We propose a simple physical model to characterize the dynamics of magma withdrawal during the course of caldera-forming eruptions. Simplification involves considering such eruptions as a piston-like system in which the host rock is assumed to subside as a coherent rigid solid. Magma behaves as a Newtonian incompressible fluid below the exsolution level and as a compressible gas-liquid mixture above this level. We consider caldera-forming eruptions within the frame of fluid-structure interaction problems, in which the flow-governing equations are written using an arbitrary Lagrangian-Eulerian (ALE) formulation. We propose a numerical procedure to solve the ALE governing equations in the context of a finite element method. The numerical methodology is based on a staggered algorithm in which the flow and the structural equations are alternatively integrated in time by using separate solvers. The procedure also involves the use of the quasi-Laplacian method to compute the ALE mesh of the fluid and a new conservative remeshing strategy. Despite the fact that we focus the application of the procedure toward modeling caldera-forming eruptions, the numerical procedure is of general applicability. The numerical results have important geological implications in terms of magma chamber dynamics during explosive caldera-forming eruptions. Simulations predict a nearly constant velocity of caldera subsidence that strongly depends on magma viscosity. They also reproduce the characteristic eruption rates of the different phases of an explosive calderaforming eruption. Numerical results indicate that the formation of vortices beneath the ring fault, which may allow mingling and mixing of parcels of magma initially located at different depths in the chamber, is likely to occur for low-viscosity magmas. Numerical results confirm that exsolution of volatiles is an efficient mechanism to sustain explosive caldera-forming eruptions and to explain the formation of large volumes of ignimbrites.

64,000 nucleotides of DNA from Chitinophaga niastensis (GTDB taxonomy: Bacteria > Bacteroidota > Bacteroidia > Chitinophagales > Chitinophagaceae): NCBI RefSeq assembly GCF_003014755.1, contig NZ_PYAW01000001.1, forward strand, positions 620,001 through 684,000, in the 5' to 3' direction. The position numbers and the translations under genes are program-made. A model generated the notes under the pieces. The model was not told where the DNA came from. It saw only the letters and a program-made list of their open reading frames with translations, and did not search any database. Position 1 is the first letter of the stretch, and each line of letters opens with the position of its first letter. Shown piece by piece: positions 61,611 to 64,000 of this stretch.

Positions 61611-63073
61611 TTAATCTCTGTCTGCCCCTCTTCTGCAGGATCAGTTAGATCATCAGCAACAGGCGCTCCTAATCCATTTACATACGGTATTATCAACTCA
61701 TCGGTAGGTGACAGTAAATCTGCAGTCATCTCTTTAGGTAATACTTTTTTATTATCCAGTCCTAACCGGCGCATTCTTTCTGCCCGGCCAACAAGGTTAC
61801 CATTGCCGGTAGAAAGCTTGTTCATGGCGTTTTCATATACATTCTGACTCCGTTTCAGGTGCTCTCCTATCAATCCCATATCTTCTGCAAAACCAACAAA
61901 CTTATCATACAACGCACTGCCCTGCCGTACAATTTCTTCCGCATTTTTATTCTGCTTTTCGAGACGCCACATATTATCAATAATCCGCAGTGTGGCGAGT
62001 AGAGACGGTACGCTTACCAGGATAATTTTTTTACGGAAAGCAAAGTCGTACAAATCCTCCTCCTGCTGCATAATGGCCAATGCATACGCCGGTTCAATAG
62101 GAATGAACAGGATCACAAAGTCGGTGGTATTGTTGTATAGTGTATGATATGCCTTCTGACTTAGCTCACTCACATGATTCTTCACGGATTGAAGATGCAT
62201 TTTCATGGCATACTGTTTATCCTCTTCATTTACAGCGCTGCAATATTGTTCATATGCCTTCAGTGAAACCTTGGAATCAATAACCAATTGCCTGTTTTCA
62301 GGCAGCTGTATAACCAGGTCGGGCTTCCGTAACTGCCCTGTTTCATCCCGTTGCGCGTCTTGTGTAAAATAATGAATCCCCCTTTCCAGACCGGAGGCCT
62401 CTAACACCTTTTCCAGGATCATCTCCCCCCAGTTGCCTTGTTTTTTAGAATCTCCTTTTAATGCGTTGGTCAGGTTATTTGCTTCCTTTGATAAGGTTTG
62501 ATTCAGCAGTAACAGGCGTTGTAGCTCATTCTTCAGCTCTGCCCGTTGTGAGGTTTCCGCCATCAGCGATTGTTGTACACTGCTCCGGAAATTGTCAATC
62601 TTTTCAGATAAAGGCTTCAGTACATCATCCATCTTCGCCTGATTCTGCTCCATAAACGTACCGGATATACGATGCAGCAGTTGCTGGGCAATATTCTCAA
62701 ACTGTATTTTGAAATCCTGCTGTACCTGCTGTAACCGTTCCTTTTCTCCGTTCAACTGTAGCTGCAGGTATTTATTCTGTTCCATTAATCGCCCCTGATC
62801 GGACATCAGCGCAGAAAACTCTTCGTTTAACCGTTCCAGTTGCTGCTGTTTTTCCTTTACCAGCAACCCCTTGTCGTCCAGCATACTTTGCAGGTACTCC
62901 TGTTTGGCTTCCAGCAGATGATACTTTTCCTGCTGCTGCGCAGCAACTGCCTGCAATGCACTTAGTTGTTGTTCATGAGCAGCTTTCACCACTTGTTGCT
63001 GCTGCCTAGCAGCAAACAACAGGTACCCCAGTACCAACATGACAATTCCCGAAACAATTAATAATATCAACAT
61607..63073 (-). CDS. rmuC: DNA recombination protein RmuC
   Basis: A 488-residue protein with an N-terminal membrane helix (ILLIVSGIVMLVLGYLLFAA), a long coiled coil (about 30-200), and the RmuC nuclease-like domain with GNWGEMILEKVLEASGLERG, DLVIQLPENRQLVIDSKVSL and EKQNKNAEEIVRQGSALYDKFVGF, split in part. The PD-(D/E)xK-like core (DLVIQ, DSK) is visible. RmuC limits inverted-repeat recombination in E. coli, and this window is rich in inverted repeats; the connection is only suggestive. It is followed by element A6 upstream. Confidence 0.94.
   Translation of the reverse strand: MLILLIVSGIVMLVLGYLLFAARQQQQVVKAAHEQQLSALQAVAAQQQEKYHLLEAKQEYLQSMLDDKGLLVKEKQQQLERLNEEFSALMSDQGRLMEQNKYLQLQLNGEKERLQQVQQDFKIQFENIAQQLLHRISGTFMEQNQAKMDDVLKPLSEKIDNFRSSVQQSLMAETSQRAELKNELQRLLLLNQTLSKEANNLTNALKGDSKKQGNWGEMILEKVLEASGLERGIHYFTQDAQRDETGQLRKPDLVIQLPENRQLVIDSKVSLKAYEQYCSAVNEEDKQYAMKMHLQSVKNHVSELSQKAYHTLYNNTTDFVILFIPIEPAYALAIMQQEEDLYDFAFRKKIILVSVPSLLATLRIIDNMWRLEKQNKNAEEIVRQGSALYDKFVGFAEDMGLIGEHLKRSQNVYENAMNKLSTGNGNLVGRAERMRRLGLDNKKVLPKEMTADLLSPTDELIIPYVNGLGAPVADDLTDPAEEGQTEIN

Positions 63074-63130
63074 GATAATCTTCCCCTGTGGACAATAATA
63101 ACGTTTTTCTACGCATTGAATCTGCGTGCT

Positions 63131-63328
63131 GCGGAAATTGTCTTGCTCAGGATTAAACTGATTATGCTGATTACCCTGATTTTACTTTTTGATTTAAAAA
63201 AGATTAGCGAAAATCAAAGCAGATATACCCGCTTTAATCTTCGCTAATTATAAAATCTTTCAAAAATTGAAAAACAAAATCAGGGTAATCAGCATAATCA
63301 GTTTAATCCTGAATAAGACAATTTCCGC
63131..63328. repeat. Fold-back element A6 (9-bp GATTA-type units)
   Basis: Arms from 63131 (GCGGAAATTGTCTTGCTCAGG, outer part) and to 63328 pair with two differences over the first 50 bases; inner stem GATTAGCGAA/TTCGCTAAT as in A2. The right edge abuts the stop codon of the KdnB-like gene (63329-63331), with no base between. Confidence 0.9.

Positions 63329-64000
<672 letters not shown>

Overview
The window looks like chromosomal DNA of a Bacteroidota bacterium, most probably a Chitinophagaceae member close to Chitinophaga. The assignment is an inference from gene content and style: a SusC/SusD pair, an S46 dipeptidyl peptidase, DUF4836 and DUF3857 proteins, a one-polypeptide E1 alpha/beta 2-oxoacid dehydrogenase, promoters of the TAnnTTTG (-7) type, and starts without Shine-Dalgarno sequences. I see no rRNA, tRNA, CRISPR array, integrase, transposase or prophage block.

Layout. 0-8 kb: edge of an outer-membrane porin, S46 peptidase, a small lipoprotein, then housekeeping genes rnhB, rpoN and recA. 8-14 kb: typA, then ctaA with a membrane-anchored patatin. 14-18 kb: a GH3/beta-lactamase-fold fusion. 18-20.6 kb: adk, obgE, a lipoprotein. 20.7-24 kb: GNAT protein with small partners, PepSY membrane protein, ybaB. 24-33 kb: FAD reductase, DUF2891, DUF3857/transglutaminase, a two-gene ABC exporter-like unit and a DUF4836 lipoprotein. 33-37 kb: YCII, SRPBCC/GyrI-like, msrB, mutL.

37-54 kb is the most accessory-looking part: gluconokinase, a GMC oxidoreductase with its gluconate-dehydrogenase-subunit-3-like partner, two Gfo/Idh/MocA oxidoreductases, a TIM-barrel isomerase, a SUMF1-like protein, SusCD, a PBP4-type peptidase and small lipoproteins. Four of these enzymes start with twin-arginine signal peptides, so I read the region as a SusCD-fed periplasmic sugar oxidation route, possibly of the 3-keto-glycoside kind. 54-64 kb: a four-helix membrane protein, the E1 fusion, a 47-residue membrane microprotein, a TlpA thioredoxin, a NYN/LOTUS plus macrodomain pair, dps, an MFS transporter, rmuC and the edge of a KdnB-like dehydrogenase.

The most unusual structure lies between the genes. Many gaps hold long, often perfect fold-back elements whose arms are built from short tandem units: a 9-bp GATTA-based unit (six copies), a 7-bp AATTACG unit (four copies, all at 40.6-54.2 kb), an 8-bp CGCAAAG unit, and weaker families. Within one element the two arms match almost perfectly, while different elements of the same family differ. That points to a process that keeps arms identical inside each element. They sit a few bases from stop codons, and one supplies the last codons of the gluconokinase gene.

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Published on 02/09/19

DOI: 10.1029/2001JB000181

Licence: CC BY-NC-SA license

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